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What you need to know for 04/27/2017

Popular Vermont bookseller preparing Saratoga Springs branch

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Popular Vermont bookseller preparing Saratoga Springs branch

Northshire Bookstore is readying its new Broadway location for an early August opening.
Popular Vermont bookseller preparing Saratoga Springs branch
The Northshire Bookstore will occupy the west end of the new office and condominium complex at 424 Broadway in Saratoga Springs.
Photographer: Peter R. Barber

Northshire Bookstore is readying its new Broadway location for an early August opening.

Co-owner Chris Morrow and six other workers are building bookshelves this week as the electrical and heating systems are completed in The Washington, Bonacio Construction’s new building at 422 Broadway. He doesn’t have an exact opening date yet.

“Right now there’s still a lot to finish on the inside,” said Morrow, whose parents, Ed and Barbara Morrow, opened Northshire Bookstore in Manchester Center, Vt., in 1976.

The Saratoga Springs store will be the Morrows’ second location, opening after years of lobbying by various communities.

“It’s a great opportunity for us, and we couldn’t be more excited,” Morrow said.

Todd Shimkus, president of the Saratoga County Chamber of Commerce, had lobbied Northshire twice. Ten years ago, when he headed the Adirondack Regional Chamber of Commerce, Shimkus helped the Glens Falls mayor launch a campaign to bring Northshire there.

They were unsuccessful, but last year Shimkus got another chance when Morrow contacted him as the company was scoping whether to open a store in Saratoga Springs. Local bookworms already know Northshire Bookstore, because they drive to Vermont to shop there, Shimkus said.

He expects the new store to have the same draw for people outside Saratoga Springs, who might drive as much as 45 minutes grab a bite to eat or shop in other stores while they’re in town.

“We’re getting more than a bookstore in this case. We’re getting a destination, too,” Shimkus said.

Northshire and Lyrical Ballad on Phila Street, which sells used and rare titles, will refer customers to each other’s stores since Northshire sells new books and they’re not direct competitors, said Jeff Clark, president of the Downtown Business Association.

Northshire will carry between 35,000 and 40,000 titles in its new store, including calendars, stationery and greeting cards, as well as audiobooks and some CDs, Morrow said.

The store is 9,000 square feet on two floors, with an elevator leading to the second-floor children’s room.

Morrow plans to be open from 9 a.m. to 11 p.m. in August but cut the hours in the fall.

As bookstores around the country — family-owned and corporate alike — shut their doors because of stiff competition from online retailers such as Amazon.com and the rising popularity of downloadable electronic books, Northshire thrives because it offers an experience customers won’t find elsewhere, Morrow said. The book selection, the ambiance and employees who steer customers toward new reads they’ll like make the store special, he said.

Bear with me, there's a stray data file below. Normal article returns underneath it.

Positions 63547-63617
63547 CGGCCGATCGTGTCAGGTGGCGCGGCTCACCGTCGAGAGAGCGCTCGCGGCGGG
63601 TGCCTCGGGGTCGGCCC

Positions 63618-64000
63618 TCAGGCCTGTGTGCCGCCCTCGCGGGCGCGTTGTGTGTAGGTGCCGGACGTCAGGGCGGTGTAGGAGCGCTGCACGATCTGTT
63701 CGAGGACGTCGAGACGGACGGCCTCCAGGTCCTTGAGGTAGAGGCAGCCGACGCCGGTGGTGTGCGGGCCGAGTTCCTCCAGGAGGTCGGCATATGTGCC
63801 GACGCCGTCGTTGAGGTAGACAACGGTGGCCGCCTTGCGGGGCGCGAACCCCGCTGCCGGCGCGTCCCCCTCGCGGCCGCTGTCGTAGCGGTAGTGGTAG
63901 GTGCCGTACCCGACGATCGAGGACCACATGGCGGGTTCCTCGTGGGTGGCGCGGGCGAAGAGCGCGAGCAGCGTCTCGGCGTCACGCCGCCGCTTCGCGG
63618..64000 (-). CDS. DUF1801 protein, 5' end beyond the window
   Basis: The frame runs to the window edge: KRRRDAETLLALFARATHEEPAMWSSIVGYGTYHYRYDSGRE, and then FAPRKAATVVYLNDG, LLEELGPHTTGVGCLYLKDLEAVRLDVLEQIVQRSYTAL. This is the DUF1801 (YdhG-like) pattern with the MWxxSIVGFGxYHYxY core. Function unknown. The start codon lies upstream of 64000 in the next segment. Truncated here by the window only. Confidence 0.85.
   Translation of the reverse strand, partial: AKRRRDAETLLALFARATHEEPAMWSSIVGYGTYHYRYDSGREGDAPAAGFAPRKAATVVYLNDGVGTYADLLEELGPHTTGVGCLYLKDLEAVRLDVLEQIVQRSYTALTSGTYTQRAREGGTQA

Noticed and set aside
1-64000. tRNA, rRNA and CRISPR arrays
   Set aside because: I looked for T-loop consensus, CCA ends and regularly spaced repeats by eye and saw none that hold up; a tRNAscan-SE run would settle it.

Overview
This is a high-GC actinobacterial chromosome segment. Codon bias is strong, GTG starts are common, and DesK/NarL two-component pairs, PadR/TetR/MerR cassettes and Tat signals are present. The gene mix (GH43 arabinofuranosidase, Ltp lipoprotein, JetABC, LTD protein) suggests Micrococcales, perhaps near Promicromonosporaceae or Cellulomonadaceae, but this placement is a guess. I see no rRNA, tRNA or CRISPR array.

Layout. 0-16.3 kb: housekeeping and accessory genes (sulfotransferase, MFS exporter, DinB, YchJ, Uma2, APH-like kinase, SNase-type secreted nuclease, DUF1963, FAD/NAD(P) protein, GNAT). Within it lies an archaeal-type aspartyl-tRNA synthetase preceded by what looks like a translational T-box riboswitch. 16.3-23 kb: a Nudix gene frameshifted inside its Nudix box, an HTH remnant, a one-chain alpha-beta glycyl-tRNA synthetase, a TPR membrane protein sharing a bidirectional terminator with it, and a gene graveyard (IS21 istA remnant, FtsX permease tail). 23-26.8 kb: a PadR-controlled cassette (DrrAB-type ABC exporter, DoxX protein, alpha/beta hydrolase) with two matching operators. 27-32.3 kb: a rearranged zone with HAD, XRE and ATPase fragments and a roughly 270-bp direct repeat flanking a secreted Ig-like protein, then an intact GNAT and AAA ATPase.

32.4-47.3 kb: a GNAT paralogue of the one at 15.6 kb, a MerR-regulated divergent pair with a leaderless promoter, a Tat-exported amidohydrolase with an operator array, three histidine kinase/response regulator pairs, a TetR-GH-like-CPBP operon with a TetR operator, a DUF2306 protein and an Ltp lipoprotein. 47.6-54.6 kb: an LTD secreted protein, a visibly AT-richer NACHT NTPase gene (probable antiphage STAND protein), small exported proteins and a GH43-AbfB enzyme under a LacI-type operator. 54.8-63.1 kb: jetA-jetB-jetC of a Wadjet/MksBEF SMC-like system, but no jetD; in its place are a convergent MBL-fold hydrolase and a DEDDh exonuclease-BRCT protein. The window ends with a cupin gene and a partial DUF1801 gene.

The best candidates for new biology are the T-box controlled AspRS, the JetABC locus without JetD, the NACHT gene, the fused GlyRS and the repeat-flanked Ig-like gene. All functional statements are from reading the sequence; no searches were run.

“They’re well-read and they know how to talk about books,” Morrow said of the booksellers.

Shimkus can attest to that. The first time he visited Northshire 10 years ago, an employee asked him to name some books he’d read recently and then suggested he try “The Devil in the White City” by Erik Larson. Shimkus opened the book when he got home and found the staffer’s recommendation was spot-on.

“I didn’t put it down until I was done reading it,” he recalled.

Northshire General Manager Nancy Scheemaker is busy training new staffers at the Manchester Center store. The company has hired more than a dozen people to staff the new store and may add a few more after opening, depending on how busy it is, Morrow said.

Northshire plans to host authors for talks in its event room, which can hold 100 people, Morrow said.

“That’s going to be a big part of our role here, to have authors come here all the time.”

The store also could hold larger events at the City Center, which it did June 20 with a talk by popular English author Neil Gaiman. The event packed 1,500 people into the City Center, and Gaiman signed books until after midnight.

As August approaches, exterior construction on The Washington continues, and the long-closed sidewalk in front of the building reopened over the weekend.

Northshire is one of three committed tenants. A franchise of Michigan-based Kilwins Chocolate has signed on as a long-term tenant. Kilwins also will run the cafe inside Northshire, offering soups, salads, baked goods, coffee and tea.

The gift shop Next Summer will move from its current spot at 516 Broadway. It also has a location in Bolton Landing.

Commercial space is still available on the second floor, according to Bonacio Construction’s website.

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